So, whether you’re ready to buy new appliances or upgrade some old ones, it may be worth it to check out some ENERGY STAR® options.

For more tips, the Office of Energy Efficiency and Renewable Energy provides information about energy efficient appliances, including tips about buying appliances and electronics, estimating energy use, energy efficiency standards, electronic power controlling devices for appliances and tips about when to power off your computer.

Monday, October 12, 2009

Seal your home’s air ducts to minimize the loss of conditioned air

Did you know leaky duct work often accounts for 10-30 percent of total heating and cooling costs? Did you also know that duct leakage lowers the heating and cooling capacity, and can lessen the life of your HVAC unit?

One of the easiest and least expensive things you can do to weatherize your home is to make sure your duct work is properly insulated and sealed. A visual inspection can often help locate any leaks or tears in your duct work, the supply and return vents, or the air handler that may need repair. You can also look for dirt streaks in your duct insulation. This is a sign that air has been leaking from the ducts.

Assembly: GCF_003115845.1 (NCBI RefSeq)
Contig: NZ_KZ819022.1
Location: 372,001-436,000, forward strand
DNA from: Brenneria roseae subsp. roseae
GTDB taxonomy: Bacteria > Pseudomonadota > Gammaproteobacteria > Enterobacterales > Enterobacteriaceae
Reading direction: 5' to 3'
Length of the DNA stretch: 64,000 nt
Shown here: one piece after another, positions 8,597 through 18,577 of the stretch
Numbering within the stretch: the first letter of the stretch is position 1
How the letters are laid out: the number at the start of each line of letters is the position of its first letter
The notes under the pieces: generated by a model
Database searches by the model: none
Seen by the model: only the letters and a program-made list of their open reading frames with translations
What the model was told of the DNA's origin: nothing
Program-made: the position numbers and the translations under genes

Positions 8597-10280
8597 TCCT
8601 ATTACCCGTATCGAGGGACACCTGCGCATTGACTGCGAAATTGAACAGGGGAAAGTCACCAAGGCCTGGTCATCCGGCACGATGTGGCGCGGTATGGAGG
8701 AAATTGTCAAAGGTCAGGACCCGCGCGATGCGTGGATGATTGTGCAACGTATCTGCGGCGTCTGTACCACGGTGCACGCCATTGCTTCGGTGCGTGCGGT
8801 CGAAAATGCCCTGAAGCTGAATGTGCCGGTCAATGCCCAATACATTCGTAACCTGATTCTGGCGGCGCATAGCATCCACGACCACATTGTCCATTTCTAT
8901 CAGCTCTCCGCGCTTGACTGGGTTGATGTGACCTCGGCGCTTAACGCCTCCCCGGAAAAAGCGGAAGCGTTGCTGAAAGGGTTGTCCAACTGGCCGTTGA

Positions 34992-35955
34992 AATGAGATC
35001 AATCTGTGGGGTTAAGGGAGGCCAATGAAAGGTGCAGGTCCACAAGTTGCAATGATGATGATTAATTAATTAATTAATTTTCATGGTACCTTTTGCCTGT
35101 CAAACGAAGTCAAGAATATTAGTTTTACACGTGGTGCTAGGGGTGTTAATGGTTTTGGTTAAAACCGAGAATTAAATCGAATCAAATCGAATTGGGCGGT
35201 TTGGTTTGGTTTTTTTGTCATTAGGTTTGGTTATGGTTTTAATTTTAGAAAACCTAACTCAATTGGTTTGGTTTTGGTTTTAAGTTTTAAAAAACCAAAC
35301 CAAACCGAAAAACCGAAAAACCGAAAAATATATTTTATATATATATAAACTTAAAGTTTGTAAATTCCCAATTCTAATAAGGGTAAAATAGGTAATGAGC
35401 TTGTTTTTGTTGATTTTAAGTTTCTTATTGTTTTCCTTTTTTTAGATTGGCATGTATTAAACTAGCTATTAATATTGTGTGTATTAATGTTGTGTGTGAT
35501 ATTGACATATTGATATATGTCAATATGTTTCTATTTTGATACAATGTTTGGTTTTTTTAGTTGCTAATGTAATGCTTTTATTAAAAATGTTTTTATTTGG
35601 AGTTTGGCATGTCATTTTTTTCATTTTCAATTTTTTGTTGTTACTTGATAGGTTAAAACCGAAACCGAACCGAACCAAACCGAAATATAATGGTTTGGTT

To minimize the loss of conditioned air, make sure that all of the duct joints are well sealed. If you’re like me, your first thought might be to fix leaky ducts with duct tape. However, this should be avoided since the tape has a very short lifespan, does not seal joints properly and tends to dry out, crack and fall off.

Instead, leaks or tears can be sealed with Mastic, a non-toxic adhesive sealant that is used to permanently seal the joints of duct work. Mastic is a paste-like substance that dries solid and can be found in tubs or gallons at your local hardware store, typically for about $10/gallon.

Also be sure to check for any fallen duct work in your attic or under your home. This can lead to the loss of conditioned air and should be repaired as soon as possible.

If it’s not already part of your spring or fall cleaning routine, set aside time for an annual check of your duct work. It could help identify areas that need some TLC, and help you save on your heating and cooling costs.